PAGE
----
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Cochrane Database of Systematic Reviews

Reconstructive surgery for treating pressure ulcers

Overview of attention for article published in Cochrane database of systematic reviews, December 2016
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About this Attention Score

  • Good Attention Score compared to outputs of the same age (66th percentile)

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172 Mendeley
Title
Reconstructive surgery for treating pressure ulcers
Published in
Cochrane database of systematic reviews, December 2016
DOI 10.1002/14651858.cd012032.pub2
Pubmed ID
Authors

Jason Kf Wong, Kavit Amin, Jo C Dumville

Abstract

The management of pressure ulcers involves several interventions ranging from pressure-relieving measures such as repositioning, to treatments that can include reconstructive surgery. Such surgery may be considered for recalcitrant wounds when full thickness skin loss arises and deeper structures such as muscle fascia and even bone are exposed. The surgery commonly involves wound debridement followed by the addition of new tissue into the wound. Whilst reconstructive surgery is an accepted means of ulcer management, the benefits and harms of surgery compared with non-surgical treatments, or alternative surgical approaches are not clear. To assess the effects of reconstructive surgery for healing pressure ulcers (stage II or above), comparing surgery with no surgery or comparing alternative forms of surgery in any care setting. We searched the following electronic databases to identify reports of relevant randomised clinical trials (searched 26 September 2016): the Cochrane Wounds Specialised Register, CENTRAL, MEDLINE, Embase, and CINAHL. We also searched three clinical trials registers and reference lists of relevant systematic reviews, meta-analyses and health technology assessment reports. Published or unpublished randomised controlled trials that assessed reconstructive surgery in the treatment of pressure ulcers. Two review authors independently performed study selection. We planned that two review authors would also assess the risk of bias and extract study data. We did not identify any studies that met the review eligibility criteria nor any registered studies investigating the role of reconstructive surgery in the management of pressure ulcers. Currently there is no randomised evidence that supports or refutes the role of reconstructive surgery in pressure ulcer management. This is a priority area and there is a need to explore this intervention with more rigorous and robust research.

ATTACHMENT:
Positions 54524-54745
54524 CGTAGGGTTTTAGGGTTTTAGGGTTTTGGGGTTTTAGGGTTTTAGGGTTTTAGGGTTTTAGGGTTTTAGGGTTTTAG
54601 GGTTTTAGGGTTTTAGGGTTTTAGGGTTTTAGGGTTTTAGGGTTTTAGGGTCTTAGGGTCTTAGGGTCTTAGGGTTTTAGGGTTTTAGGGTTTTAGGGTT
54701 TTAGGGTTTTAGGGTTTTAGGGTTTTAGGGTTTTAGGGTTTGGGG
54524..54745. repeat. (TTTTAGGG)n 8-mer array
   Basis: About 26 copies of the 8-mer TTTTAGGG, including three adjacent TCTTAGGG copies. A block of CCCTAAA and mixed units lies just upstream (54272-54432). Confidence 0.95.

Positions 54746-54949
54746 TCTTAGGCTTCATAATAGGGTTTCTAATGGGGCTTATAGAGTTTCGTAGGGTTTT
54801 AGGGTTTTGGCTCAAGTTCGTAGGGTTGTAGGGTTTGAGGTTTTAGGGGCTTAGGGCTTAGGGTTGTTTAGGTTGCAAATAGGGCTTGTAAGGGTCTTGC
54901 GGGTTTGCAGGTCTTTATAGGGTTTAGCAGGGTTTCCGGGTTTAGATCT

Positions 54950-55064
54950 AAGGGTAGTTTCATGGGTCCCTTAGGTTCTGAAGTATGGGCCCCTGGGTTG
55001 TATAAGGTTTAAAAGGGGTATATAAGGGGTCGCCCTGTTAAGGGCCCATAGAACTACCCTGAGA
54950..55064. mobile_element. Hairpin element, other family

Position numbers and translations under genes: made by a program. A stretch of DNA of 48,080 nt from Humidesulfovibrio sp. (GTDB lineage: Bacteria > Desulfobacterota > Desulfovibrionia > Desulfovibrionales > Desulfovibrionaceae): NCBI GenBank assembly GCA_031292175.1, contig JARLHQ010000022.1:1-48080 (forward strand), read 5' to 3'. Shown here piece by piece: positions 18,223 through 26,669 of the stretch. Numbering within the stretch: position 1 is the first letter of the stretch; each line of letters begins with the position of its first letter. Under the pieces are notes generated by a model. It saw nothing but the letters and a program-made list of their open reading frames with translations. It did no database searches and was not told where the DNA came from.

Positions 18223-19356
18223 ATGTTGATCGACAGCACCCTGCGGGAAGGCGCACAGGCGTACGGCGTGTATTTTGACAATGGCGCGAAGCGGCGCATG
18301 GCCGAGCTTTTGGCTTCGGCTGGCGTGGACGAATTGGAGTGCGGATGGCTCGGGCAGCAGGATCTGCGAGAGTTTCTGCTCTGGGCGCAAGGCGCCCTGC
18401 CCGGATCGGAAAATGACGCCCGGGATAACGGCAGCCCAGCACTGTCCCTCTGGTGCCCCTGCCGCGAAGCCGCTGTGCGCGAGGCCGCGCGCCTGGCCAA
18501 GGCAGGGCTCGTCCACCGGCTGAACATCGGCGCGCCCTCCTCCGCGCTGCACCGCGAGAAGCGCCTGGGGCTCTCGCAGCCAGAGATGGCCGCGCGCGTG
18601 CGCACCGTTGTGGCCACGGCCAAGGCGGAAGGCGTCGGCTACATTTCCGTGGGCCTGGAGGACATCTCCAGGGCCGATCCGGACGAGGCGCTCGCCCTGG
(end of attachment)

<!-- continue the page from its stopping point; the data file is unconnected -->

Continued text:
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Mendeley readers

Mendeley readers

The data shown below were compiled from readership statistics for 172 Mendeley readers of this research output. Click here to see the associated Mendeley record.

Geographical breakdown

Country Count As %
Spain 1 <1%
Unknown 171 99%

Demographic breakdown

Readers by professional status Count As %
Student > Bachelor 28 16%
Student > Master 27 16%
Researcher 12 7%
Student > Ph. D. Student 12 7%
Student > Doctoral Student 10 6%
Other 26 15%
Unknown 57 33%
Readers by discipline Count As %
Medicine and Dentistry 48 28%
Nursing and Health Professions 32 19%
Biochemistry, Genetics and Molecular Biology 5 3%
Social Sciences 5 3%
Pharmacology, Toxicology and Pharmaceutical Science 4 2%
Other 16 9%
Unknown 62 36%
Attention Score in Context

Attention Score in Context

This research output has an Altmetric Attention Score of 4. This is our high-level measure of the quality and quantity of online attention that it has received. This Attention Score, as well as the ranking and number of research outputs shown below, was calculated when the research output was last mentioned on 21 March 2017.
All research outputs
#8,640,840
of 26,311,549 outputs
Outputs from Cochrane database of systematic reviews
#9,615
of 13,206 outputs
Outputs of similar age
#140,825
of 425,672 outputs
Outputs of similar age from Cochrane database of systematic reviews
#194
of 255 outputs
Altmetric has tracked 26,311,549 research outputs across all sources so far. This one has received more attention than most of these and is in the 66th percentile.
So far Altmetric has tracked 13,206 research outputs from this source. They typically receive a lot more attention than average, with a mean Attention Score of 33.6. This one is in the 26th percentile – i.e., 26% of its peers scored the same or lower than it.
Older research outputs will score higher simply because they've had more time to accumulate mentions. To account for age we can compare this Altmetric Attention Score to the 425,672 tracked outputs that were published within six weeks on either side of this one in any source. This one has gotten more attention than average, scoring higher than 66% of its contemporaries.
We're also able to compare this research output to 255 others from the same source and published within six weeks on either side of this one. This one is in the 22nd percentile – i.e., 22% of its contemporaries scored the same or lower than it.